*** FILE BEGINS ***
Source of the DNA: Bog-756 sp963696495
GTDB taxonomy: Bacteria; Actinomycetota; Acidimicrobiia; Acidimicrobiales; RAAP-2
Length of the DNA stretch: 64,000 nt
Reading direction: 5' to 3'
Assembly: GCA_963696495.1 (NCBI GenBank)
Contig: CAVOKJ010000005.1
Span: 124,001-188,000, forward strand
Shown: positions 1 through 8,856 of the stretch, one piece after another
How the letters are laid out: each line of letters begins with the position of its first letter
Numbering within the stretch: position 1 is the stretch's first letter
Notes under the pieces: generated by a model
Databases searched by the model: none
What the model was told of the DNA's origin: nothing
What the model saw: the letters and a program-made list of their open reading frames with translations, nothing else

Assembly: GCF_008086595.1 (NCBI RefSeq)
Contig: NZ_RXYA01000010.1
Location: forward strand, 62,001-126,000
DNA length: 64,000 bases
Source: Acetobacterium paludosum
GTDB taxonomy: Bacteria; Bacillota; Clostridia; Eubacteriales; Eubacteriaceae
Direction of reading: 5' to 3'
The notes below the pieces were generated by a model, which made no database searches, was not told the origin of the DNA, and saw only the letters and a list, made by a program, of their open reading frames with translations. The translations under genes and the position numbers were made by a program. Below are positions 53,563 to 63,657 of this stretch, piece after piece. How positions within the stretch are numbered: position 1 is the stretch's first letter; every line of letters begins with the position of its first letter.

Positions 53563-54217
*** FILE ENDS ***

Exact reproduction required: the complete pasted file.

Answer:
Source of the DNA: Bog-756 sp963696495
GTDB taxonomy: Bacteria; Actinomycetota; Acidimicrobiia; Acidimicrobiales; RAAP-2
Length of the DNA stretch: 64,000 nt
Reading direction: 5' to 3'
Assembly: GCA_963696495.1 (NCBI GenBank)
Contig: CAVOKJ010000005.1
Span: 124,001-188,000, forward strand
Shown: positions 1 through 8,856 of the stretch, one piece after another
How the letters are laid out: each line of letters begins with the position of its first letter
Numbering within the stretch: position 1 is the stretch's first letter
Notes under the pieces: generated by a model
Databases searched by the model: none
What the model was told of the DNA's origin: nothing
What the model saw: the letters and a program-made list of their open reading frames with translations, nothing else

Assembly: GCF_008086595.1 (NCBI RefSeq)
Contig: NZ_RXYA01000010.1
Location: forward strand, 62,001-126,000
DNA length: 64,000 bases
Source: Acetobacterium paludosum
GTDB taxonomy: Bacteria; Bacillota; Clostridia; Eubacteriales; Eubacteriaceae
Direction of reading: 5' to 3'
The notes below the pieces were generated by a model, which made no database searches, was not told the origin of the DNA, and saw only the letters and a list, made by a program, of their open reading frames with translations. The translations under genes and the position numbers were made by a program. Below are positions 53,563 to 63,657 of this stretch, piece after piece. How positions within the stretch are numbered: position 1 is the stretch's first letter; every line of letters begins with the position of its first letter.

Positions 53563-54217